That order would come from the centre.
The idea for a dedicated unit came before Trump’s inauguration, from PMO officials Gerald Butts and Katie Telford, longtime Ontario provincial political officials who had used the approach before on top issues.
”This is the unit that spends 365 days a year, 24 hours a day, seven days a week, thinking about this—trying to anticipate every possibility,” said one official.
”The U.S. file is… so super-hot that you can take the slightest thing and turn it into a huge story that’s in every newspaper in North America. It’s really important to have the right person (handling it).”
Enter Brian Clow.
He was chief of staff to Chrystia Freeland when she was trade minister, but that’s not the principal reason he was brought in. What senior officials liked most was his penchant for staying cool, and working fast, in the Liberal election war room in 2015.
Clow would not speak for this story.
But someone who trained him in working war rooms was happy to share thoughts about him and the job. Clow learned from Warren Kinsella, who brought the modern election war room to Canada in 1993, inspired by the Bill Clinton campaign’s rapid-response approach to the new 24-hour cable TV cycle.
Kinsella demands three attributes from staff: Keep your mouth shut about the war room. Work fast. Do thorough research. He was impressed with Clow’s speed, cool, and ability to pump out video content while working on the 2007 and 2011 Ontario Liberal campaigns.
Author of, ”Kicking Ass In Canadian Politics,” Kinsella says the Trump project is infinitely harder.
Kinsella jokes that all he does in elections is pull pins from grenades and lob them. Now Clow must prevent explosions—all while working with thousands of officials, multiple government departments, industry groups, two countries, one global economic superpower, and an unpredictable president.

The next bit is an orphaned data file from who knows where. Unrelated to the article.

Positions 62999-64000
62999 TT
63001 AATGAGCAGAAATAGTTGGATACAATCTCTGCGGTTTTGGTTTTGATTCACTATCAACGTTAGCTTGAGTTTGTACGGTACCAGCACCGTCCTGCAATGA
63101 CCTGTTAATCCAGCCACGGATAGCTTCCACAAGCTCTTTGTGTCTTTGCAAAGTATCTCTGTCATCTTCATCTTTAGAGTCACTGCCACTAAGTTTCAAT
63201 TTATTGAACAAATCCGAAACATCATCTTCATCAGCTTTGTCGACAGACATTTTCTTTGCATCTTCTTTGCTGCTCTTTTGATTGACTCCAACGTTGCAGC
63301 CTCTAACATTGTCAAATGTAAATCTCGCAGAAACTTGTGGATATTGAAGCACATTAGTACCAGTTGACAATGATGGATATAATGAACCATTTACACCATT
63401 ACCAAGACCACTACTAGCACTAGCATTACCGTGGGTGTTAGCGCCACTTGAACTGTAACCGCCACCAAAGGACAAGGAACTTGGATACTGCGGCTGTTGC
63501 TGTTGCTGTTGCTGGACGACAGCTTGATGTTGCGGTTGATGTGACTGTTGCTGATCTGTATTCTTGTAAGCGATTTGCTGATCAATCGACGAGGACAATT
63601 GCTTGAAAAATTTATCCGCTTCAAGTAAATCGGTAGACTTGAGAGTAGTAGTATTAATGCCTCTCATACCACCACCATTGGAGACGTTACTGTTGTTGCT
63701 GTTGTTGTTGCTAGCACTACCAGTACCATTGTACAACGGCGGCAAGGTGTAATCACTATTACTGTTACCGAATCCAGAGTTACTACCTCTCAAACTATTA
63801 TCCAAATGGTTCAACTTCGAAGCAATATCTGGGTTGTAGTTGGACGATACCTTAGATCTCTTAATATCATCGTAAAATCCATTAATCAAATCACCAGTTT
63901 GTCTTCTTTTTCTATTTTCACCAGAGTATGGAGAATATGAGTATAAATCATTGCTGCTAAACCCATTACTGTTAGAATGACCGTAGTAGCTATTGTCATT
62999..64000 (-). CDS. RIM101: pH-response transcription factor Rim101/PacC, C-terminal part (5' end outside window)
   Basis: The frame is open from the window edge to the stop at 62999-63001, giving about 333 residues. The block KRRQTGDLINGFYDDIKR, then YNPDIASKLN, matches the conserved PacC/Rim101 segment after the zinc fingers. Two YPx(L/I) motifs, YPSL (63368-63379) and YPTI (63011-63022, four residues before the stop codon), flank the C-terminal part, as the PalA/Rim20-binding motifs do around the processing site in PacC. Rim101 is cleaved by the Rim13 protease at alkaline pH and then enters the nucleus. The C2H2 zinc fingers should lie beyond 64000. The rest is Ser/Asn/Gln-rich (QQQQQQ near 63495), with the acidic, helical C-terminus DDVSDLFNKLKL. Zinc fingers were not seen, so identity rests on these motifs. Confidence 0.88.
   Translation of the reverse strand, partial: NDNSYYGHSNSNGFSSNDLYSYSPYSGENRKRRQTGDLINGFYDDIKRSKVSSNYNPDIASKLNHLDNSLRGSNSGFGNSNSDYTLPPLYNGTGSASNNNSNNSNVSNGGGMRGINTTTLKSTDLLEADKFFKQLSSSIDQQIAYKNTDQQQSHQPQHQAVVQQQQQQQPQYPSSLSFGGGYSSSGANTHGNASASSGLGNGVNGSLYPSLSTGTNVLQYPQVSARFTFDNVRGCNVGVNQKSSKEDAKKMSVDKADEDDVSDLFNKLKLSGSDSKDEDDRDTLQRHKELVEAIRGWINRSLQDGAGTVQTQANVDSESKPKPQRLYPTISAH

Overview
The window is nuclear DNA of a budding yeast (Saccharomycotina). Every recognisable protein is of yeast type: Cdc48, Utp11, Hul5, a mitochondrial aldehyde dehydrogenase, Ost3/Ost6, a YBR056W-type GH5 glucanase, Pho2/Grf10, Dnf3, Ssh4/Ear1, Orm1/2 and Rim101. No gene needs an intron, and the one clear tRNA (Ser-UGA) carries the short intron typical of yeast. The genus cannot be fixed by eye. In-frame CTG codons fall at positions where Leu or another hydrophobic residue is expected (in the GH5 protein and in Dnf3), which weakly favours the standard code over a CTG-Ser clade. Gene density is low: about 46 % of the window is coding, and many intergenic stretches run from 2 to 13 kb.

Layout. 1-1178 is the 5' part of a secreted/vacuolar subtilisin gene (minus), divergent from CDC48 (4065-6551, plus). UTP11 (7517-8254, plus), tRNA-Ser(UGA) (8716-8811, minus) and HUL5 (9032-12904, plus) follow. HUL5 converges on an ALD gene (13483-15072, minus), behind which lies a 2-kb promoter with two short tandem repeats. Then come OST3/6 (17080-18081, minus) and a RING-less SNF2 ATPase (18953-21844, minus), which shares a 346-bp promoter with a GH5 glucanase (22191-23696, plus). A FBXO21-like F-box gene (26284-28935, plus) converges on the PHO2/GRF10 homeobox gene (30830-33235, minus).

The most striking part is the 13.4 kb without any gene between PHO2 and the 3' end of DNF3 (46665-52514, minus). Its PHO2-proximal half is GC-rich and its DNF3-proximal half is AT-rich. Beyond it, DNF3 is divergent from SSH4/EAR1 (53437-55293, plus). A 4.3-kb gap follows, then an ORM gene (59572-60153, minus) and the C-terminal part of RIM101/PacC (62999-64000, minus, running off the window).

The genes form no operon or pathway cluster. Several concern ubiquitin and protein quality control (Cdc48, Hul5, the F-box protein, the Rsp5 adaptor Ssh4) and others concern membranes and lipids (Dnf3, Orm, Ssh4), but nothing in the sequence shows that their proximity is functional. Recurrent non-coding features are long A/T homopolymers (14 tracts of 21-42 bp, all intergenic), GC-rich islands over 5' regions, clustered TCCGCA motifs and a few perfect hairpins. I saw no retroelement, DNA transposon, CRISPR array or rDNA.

”They can’t declare war on Trump,” Kinsella said.
”In this situation you can’t throw hand grenades—we’re David, they’re Goliath.”
A war room also provides one central hub, so different offices are in contact and don’t contradict each other. The Canada-U.S. unit includes the PMO’s Butts and Telford, Freeland from Foreign Affairs, ambassador David MacNaughton from Washington, and writer Michael Den Tandt.
They got to conduct early test runs.
They handled the response when Trump complained about Canadian dairy and lumber, and when he threatened a NAFTA pullout. The Canadian side kept the temperature down; it responded to heated rhetoric with statistics and telephone calls, and things quickly cooled down.
Their work made an appearance at last week’s NAFTA negotiations.
When the U.S. government launched the talks with a complaint about Canada’s historic trade surpluses, Canadian officials stood in the nearby lobby of a Washington hotel and started handing out fact sheets showing a trade deficit.
That tactic brings back memories for Kinsella: ”We used to call those ‘heat sheets,” he said. He’d have his team slip sheets under hotel-room doors while reporters were sleeping, hoping to shape the next morning’s coverage.
”You build an incremental case,” Kinsella said.
”That’s how you win a campaign.”